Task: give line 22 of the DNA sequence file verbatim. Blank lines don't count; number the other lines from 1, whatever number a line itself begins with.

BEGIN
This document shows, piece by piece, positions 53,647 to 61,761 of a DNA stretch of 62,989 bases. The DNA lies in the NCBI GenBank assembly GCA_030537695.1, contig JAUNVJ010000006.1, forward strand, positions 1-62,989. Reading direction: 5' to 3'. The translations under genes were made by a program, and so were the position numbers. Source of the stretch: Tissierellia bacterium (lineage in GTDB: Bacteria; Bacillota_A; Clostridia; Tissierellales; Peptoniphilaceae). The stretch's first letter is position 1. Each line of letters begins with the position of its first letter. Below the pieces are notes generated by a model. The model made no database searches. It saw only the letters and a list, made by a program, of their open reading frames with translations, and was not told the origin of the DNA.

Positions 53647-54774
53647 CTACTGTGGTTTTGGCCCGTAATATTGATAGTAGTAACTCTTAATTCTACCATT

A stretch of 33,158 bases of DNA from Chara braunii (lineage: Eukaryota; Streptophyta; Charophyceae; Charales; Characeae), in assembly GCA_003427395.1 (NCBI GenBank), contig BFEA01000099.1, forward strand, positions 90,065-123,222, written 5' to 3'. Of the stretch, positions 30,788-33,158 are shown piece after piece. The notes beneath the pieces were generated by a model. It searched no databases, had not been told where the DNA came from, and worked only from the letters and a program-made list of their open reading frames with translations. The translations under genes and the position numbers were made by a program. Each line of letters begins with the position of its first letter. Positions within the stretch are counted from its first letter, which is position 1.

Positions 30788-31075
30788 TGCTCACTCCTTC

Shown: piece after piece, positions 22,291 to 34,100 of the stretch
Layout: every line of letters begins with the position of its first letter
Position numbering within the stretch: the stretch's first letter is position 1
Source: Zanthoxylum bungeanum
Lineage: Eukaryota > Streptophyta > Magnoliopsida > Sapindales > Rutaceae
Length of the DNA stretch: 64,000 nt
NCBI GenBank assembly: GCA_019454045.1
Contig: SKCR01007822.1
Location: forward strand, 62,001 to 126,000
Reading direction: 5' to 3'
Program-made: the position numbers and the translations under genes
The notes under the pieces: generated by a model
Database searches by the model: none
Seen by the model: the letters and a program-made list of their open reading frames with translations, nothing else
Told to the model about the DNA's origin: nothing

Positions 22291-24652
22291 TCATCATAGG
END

Positions 22291-24652